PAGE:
“I think, had Ukraine been a member of NATO, that would have been an effective deterrent against Russian aggression. I think it was a global failure and a failure of the NATO countries not to accept them into NATO.”
Once the current conflict is dealt with, Stefanik believes the global community needs to support both Ukraine’s admission into the European Union and “consideration about growing NATO to counter the Russian threat.”
She is concerned that China’s president, Xi Jinping, is watching the Russia-Ukraine conflict very closely, positing there was a parallel with how Russian President Vladimir Putin had watched the Afghanistan withdrawal.
“I’m very, very concerned that Xi is watching how the U.S. and the world responds to the war on Ukraine, and I’m very concerned about the future of Taiwan and what that means when you have an authoritarian regime, whether it’s in China or Russia, just commit genocide against a democracy, people who love freedom and love their independent culture.”
Stefanik said it was “unfortunate” that the State of the Union did not include strong leadership from Biden “in terms of understanding that his policies with unified far-left Democrat government have created a crisis in the country.”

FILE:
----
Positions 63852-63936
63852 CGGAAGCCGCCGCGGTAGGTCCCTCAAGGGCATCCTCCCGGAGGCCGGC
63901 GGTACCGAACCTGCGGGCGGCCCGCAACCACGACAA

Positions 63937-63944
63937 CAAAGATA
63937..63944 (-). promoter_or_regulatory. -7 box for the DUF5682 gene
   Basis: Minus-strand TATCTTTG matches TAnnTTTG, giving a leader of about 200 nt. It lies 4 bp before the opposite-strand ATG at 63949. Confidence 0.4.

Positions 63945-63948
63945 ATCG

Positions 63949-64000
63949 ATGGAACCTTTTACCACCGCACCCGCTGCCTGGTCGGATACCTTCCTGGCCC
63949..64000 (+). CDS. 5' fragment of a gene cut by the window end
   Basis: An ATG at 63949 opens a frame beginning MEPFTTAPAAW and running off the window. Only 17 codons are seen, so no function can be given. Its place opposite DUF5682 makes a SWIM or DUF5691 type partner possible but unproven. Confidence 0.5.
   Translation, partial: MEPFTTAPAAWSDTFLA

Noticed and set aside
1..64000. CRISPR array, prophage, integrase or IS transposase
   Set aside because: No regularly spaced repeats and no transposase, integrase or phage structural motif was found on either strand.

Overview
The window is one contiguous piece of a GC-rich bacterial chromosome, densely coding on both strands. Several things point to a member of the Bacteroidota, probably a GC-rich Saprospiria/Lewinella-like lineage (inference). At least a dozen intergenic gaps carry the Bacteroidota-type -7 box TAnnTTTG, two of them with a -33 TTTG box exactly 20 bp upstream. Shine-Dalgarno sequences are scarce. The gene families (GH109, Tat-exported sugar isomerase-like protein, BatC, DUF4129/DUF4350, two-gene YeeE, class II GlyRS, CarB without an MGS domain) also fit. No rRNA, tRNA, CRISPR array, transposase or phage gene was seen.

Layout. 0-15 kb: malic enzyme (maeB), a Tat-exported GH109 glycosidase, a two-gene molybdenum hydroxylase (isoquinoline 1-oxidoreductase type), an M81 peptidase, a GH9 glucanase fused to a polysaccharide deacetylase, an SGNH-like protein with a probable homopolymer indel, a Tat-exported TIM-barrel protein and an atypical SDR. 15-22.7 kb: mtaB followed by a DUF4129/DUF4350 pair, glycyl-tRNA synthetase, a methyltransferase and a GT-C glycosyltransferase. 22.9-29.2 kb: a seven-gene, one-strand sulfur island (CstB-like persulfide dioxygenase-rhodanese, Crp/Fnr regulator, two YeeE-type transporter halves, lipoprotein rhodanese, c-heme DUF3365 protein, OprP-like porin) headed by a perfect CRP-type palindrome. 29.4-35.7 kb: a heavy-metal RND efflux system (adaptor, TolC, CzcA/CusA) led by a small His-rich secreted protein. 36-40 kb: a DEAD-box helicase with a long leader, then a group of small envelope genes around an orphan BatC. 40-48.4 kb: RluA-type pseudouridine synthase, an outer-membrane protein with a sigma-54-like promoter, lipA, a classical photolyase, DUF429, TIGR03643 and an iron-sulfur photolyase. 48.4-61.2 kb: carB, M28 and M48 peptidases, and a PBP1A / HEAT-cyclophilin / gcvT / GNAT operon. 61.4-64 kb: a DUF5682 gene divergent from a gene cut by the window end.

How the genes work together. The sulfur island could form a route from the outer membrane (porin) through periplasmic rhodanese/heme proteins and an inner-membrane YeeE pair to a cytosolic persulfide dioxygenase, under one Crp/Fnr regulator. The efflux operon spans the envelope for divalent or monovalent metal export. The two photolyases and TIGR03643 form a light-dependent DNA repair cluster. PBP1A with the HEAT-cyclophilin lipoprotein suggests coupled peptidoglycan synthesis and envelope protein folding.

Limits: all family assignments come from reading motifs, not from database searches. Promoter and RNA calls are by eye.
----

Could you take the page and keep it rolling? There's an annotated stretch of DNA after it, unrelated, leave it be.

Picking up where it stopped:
She criticized mentions of trillions in more spending rather than reining that in.
On how to address inflation, the president referenced his Build Back Better plan and voiced support for getting away from reliance on foreign supply chains.
When it comes to manufacturing, Stefanik said there is a need to focus on North American manufacturing as a whole, noting the cross-border supply chain utilized by local manufacturers.
“In general, we need to have a much more robust North American manufacturing base and really make sure that our economic partnerships are with our allies and not adversaries. We can no longer rely on China, or Russia, mostly China on the manufacturing issues.”
Did not boo
Biden threw a couple jabs at the Trump-era Tax Cuts and Jobs Act, saying the tax cut “benefitted the top 1% of Americans,” while his American Rescue Plan helped working people.
Those comments elicited boos, but Stefanik said she wasn’t one of them.
“I generally listen at the State of the Union, and I stand up and clap when I agree.”